"Thank you London First and Movers and Shakers for bringing this forum together today.
Let me start by suggesting, as John has, that the housing crisis is the ultimate focus of this forum.
I will focus my comments on the capital today, where the shortage of supply is most acute.
This shortage is acknowledged by policy-makers as a threat not only to our economic success but also to social cohesion.
It is felt by employers who now rate the housing shortage as a top 3 risk to London's competitiveness, according to London First members.
It is also felt by employees. Perhaps the sixty thousand 30 to 39-yr olds who left London last year – a net outflow of 22 thousand thirtysomethings from the city.
A city whose success depends on remaining a global talent hub.
That talent will question their being here
– If the daily commute becomes too long, difficult and expensive;
– If their homes are cramped, poor quality or provide insecure tenure – or alternatively their housing costs leave them with minimal disposable income; and
– If the neighbourhoods in which these homes located are lacking life, variety, vibrancy – the mix we’ve come to expect of London.
In short, if their quality of life deteriorates – and the costs of London life begin to outweigh the benefits – London will not compete.
Given this perspective, I would argue that we should aspire to solve the housing crisis not just with units.
But by creating new neighbourhoods that provide a good and growing quality of life:
– Urban neighbourhoods that are home for all Londoners: the young, the old, families, people of different incomes.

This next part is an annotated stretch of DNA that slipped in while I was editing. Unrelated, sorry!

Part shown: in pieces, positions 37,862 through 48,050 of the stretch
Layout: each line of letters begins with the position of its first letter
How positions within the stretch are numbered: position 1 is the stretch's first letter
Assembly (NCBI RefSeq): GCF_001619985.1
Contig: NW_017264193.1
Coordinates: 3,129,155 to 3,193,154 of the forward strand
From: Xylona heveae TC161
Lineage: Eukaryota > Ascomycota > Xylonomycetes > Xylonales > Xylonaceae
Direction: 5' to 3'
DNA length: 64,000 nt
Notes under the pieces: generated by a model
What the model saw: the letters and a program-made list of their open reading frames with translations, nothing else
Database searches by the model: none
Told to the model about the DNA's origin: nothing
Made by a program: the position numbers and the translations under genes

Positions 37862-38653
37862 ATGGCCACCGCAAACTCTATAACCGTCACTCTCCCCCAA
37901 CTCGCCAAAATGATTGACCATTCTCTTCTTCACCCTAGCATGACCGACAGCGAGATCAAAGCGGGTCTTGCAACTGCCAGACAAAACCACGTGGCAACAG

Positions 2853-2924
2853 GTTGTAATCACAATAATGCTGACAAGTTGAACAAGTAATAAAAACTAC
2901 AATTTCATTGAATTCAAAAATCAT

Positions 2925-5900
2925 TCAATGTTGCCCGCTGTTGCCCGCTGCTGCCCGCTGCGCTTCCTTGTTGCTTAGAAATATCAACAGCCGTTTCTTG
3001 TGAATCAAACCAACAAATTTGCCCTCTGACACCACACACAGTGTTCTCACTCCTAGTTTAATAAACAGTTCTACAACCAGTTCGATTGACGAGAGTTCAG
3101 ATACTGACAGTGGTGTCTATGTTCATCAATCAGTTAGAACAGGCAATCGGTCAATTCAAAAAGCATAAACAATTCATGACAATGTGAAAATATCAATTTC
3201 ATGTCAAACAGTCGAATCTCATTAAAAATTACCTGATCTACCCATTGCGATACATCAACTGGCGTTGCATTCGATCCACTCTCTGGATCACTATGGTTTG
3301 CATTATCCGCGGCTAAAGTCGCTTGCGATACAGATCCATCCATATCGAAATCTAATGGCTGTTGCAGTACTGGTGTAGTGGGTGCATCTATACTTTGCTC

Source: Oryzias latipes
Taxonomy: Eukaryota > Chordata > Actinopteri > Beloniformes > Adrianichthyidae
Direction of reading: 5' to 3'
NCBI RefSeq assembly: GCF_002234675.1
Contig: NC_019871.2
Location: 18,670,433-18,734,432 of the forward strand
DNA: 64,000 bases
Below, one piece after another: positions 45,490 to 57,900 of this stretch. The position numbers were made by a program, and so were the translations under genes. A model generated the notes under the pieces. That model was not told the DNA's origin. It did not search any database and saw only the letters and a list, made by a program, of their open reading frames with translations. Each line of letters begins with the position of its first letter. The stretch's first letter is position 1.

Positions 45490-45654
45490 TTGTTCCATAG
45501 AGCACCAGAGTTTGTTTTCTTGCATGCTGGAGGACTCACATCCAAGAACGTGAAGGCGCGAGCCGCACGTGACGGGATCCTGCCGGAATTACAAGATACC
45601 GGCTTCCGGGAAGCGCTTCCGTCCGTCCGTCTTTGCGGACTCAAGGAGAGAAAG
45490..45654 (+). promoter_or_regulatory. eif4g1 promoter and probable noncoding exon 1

– Neighbourhoods that have density with liveability; high-quality amenities and public realm; strong local retail; and community-leadership – residents with a say.
Build for rent can have a positive impact on both fronts:
– It can provide a badly-needed source of supply.
– And when its funding source at scale is likely to be long term capital – it can be a force for good in the creation of high quality neighbourhoods that are maintained and enhanced over time.
This is Grosvenor’s approach… Through our work in London, Liverpool, Edinburgh, Oxford, Cambridge and Southampton.
We want to invest, with patient capital, in vibrant, urban neighbourhoods that stand the test of time.
We have acquired sites in London and other cities. We have ambitions to create a differentiated rental product for mid-market customers.
So… If we’re going to meet the substantial need for new homes in London, we’ll need to turn the tap on full for all forms of housing – social, build for sale, intermediate, as well as build for rent.
How big a contribution could build for rent make?
Is there any reason why London could not, with the right catalytic policy incentives, develop a build for rent sector on par with New York?
Two thirds of New Yorkers rent, double the national average.
That city, as the housing sector returns to growth, saw total completions in 2013 up 34% from the previous year. Half of them were build for rent.
This reflects demand. In America’s largest cities, renters are on par or outweigh owner-occupiers.
So what policy change would have the catalytic effect needed to turn the tap on for high quality build for rent in the UK… Such that it would make a meaningful difference to supply?
First, central Government.
As we all know, the price of sites for housing is driven by values in the build for sale market making it difficult for build for rent developers to compete.
Compounding this is the assessment of viability for planning purposes – and the negotiation of s106 and CIL contributions for affordable housing.
The outcome of this process for investors in build for rent is more uncertain than conventional for sale housing – making it even harder for developers wishing to build for rent to compete for sites.
I personally believe that planning lies at the heart of the issue.
It's interesting to note that last month the Prime Minister launched the Starter Homes initiative.
House builders who sign up will be exempt from s106 and CIL obligations on public sector land – if they commit across a fixed period to pass on savings to first time buyers via a 20% discount.